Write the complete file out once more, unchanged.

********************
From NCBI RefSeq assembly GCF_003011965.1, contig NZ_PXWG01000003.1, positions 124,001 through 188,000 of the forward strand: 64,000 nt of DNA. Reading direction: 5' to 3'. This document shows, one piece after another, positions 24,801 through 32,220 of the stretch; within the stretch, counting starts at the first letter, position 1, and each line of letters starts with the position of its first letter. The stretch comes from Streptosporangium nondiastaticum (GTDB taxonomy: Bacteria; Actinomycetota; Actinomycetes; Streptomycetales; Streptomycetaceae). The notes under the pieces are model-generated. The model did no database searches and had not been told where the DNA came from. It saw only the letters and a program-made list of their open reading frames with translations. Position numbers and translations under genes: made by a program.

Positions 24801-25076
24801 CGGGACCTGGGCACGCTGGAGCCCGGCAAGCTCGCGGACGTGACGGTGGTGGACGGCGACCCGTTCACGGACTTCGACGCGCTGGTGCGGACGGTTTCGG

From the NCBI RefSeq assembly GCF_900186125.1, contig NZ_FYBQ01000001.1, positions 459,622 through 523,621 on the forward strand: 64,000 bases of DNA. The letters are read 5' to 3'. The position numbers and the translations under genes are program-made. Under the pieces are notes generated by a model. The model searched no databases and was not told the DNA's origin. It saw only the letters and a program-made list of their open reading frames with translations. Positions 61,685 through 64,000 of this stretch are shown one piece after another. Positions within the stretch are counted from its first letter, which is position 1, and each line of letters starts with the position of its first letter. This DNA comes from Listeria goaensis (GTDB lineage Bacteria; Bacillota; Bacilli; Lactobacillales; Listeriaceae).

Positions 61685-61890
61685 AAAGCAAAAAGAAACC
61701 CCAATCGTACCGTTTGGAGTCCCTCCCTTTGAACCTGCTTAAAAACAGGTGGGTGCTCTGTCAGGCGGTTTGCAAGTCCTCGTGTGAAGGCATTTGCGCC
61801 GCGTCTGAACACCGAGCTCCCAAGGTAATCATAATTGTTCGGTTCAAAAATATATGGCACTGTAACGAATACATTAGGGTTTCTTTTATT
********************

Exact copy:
From NCBI RefSeq assembly GCF_003011965.1, contig NZ_PXWG01000003.1, positions 124,001 through 188,000 of the forward strand: 64,000 nt of DNA. Reading direction: 5' to 3'. This document shows, one piece after another, positions 24,801 through 32,220 of the stretch; within the stretch, counting starts at the first letter, position 1, and each line of letters starts with the position of its first letter. The stretch comes from Streptosporangium nondiastaticum (GTDB taxonomy: Bacteria; Actinomycetota; Actinomycetes; Streptomycetales; Streptomycetaceae). The notes under the pieces are model-generated. The model did no database searches and had not been told where the DNA came from. It saw only the letters and a program-made list of their open reading frames with translations. Position numbers and translations under genes: made by a program.

Positions 24801-25076
24801 CGGGACCTGGGCACGCTGGAGCCCGGCAAGCTCGCGGACGTGACGGTGGTGGACGGCGACCCGTTCACGGACTTCGACGCGCTGGTGCGGACGGTTTCGG

From the NCBI RefSeq assembly GCF_900186125.1, contig NZ_FYBQ01000001.1, positions 459,622 through 523,621 on the forward strand: 64,000 bases of DNA. The letters are read 5' to 3'. The position numbers and the translations under genes are program-made. Under the pieces are notes generated by a model. The model searched no databases and was not told the DNA's origin. It saw only the letters and a program-made list of their open reading frames with translations. Positions 61,685 through 64,000 of this stretch are shown one piece after another. Positions within the stretch are counted from its first letter, which is position 1, and each line of letters starts with the position of its first letter. This DNA comes from Listeria goaensis (GTDB lineage Bacteria; Bacillota; Bacilli; Lactobacillales; Listeriaceae).

Positions 61685-61890
61685 AAAGCAAAAAGAAACC
61701 CCAATCGTACCGTTTGGAGTCCCTCCCTTTGAACCTGCTTAAAAACAGGTGGGTGCTCTGTCAGGCGGTTTGCAAGTCCTCGTGTGAAGGCATTTGCGCC
61801 GCGTCTGAACACCGAGCTCCCAAGGTAATCATAATTGTTCGGTTCAAAAATATATGGCACTGTAACGAATACATTAGGGTTTCTTTTATT